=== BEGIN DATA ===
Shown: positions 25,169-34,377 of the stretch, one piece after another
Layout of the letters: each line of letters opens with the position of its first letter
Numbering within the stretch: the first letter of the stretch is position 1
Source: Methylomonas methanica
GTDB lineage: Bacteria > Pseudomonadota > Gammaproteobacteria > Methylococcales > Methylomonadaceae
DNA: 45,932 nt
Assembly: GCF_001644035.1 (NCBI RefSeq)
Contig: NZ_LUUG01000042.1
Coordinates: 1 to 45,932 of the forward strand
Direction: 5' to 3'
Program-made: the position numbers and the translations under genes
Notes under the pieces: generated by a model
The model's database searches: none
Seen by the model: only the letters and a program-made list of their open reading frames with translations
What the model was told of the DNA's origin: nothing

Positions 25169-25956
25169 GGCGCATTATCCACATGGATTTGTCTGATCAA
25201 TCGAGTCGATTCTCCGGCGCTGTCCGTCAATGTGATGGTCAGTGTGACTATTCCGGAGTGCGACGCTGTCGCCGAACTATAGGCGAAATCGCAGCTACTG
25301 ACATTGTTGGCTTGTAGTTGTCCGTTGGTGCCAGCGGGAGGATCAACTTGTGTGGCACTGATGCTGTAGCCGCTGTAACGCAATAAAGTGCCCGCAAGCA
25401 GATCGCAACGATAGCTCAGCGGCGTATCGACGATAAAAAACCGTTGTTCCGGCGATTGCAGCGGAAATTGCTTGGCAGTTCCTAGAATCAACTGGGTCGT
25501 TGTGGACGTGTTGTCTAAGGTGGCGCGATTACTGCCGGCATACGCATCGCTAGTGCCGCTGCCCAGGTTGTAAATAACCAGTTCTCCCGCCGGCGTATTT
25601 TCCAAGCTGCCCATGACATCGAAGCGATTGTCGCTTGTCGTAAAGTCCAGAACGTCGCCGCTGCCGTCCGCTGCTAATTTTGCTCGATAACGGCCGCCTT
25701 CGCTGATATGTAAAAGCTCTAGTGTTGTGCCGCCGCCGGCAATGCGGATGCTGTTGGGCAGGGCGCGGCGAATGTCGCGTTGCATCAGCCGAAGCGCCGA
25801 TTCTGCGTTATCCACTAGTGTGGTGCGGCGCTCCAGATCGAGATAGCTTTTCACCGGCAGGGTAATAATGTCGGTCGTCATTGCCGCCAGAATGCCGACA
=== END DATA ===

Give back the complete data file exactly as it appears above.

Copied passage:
Shown: positions 25,169-34,377 of the stretch, one piece after another
Layout of the letters: each line of letters opens with the position of its first letter
Numbering within the stretch: the first letter of the stretch is position 1
Source: Methylomonas methanica
GTDB lineage: Bacteria > Pseudomonadota > Gammaproteobacteria > Methylococcales > Methylomonadaceae
DNA: 45,932 nt
Assembly: GCF_001644035.1 (NCBI RefSeq)
Contig: NZ_LUUG01000042.1
Coordinates: 1 to 45,932 of the forward strand
Direction: 5' to 3'
Program-made: the position numbers and the translations under genes
Notes under the pieces: generated by a model
The model's database searches: none
Seen by the model: only the letters and a program-made list of their open reading frames with translations
What the model was told of the DNA's origin: nothing

Positions 25169-25956
25169 GGCGCATTATCCACATGGATTTGTCTGATCAA
25201 TCGAGTCGATTCTCCGGCGCTGTCCGTCAATGTGATGGTCAGTGTGACTATTCCGGAGTGCGACGCTGTCGCCGAACTATAGGCGAAATCGCAGCTACTG
25301 ACATTGTTGGCTTGTAGTTGTCCGTTGGTGCCAGCGGGAGGATCAACTTGTGTGGCACTGATGCTGTAGCCGCTGTAACGCAATAAAGTGCCCGCAAGCA
25401 GATCGCAACGATAGCTCAGCGGCGTATCGACGATAAAAAACCGTTGTTCCGGCGATTGCAGCGGAAATTGCTTGGCAGTTCCTAGAATCAACTGGGTCGT
25501 TGTGGACGTGTTGTCTAAGGTGGCGCGATTACTGCCGGCATACGCATCGCTAGTGCCGCTGCCCAGGTTGTAAATAACCAGTTCTCCCGCCGGCGTATTT
25601 TCCAAGCTGCCCATGACATCGAAGCGATTGTCGCTTGTCGTAAAGTCCAGAACGTCGCCGCTGCCGTCCGCTGCTAATTTTGCTCGATAACGGCCGCCTT
25701 CGCTGATATGTAAAAGCTCTAGTGTTGTGCCGCCGCCGGCAATGCGGATGCTGTTGGGCAGGGCGCGGCGAATGTCGCGTTGCATCAGCCGAAGCGCCGA
25801 TTCTGCGTTATCCACTAGTGTGGTGCGGCGCTCCAGATCGAGATAGCTTTTCACCGGCAGGGTAATAATGTCGGTCGTCATTGCCGCCAGAATGCCGACA